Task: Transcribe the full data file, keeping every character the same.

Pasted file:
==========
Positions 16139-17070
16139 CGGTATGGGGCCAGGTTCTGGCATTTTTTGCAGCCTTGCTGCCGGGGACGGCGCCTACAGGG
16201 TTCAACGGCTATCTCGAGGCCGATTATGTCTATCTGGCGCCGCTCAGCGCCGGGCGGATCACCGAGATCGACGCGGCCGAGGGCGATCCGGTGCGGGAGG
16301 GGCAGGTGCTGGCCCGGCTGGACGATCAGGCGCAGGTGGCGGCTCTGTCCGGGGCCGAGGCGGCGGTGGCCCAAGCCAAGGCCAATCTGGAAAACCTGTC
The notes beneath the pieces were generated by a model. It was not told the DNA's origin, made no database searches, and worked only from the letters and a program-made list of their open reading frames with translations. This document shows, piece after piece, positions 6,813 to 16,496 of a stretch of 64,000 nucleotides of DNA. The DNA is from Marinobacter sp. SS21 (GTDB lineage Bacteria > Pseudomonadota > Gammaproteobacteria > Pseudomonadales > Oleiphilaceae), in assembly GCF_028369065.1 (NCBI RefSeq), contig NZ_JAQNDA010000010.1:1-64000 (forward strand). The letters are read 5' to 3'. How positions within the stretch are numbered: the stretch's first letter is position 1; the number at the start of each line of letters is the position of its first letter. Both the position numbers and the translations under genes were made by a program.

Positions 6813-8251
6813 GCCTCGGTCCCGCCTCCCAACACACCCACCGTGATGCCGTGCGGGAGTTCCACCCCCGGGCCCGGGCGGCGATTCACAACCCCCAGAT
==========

Positions 16139-17070
16139 CGGTATGGGGCCAGGTTCTGGCATTTTTTGCAGCCTTGCTGCCGGGGACGGCGCCTACAGGG
16201 TTCAACGGCTATCTCGAGGCCGATTATGTCTATCTGGCGCCGCTCAGCGCCGGGCGGATCACCGAGATCGACGCGGCCGAGGGCGATCCGGTGCGGGAGG
16301 GGCAGGTGCTGGCCCGGCTGGACGATCAGGCGCAGGTGGCGGCTCTGTCCGGGGCCGAGGCGGCGGTGGCCCAAGCCAAGGCCAATCTGGAAAACCTGTC
The notes beneath the pieces were generated by a model. It was not told the DNA's origin, made no database searches, and worked only from the letters and a program-made list of their open reading frames with translations. This document shows, piece after piece, positions 6,813 to 16,496 of a stretch of 64,000 nucleotides of DNA. The DNA is from Marinobacter sp. SS21 (GTDB lineage Bacteria > Pseudomonadota > Gammaproteobacteria > Pseudomonadales > Oleiphilaceae), in assembly GCF_028369065.1 (NCBI RefSeq), contig NZ_JAQNDA010000010.1:1-64000 (forward strand). The letters are read 5' to 3'. How positions within the stretch are numbered: the stretch's first letter is position 1; the number at the start of each line of letters is the position of its first letter. Both the position numbers and the translations under genes were made by a program.

Positions 6813-8251
6813 GCCTCGGTCCCGCCTCCCAACACACCCACCGTGATGCCGTGCGGGAGTTCCACCCCCGGGCCCGGGCGGCGATTCACAACCCCCAGAT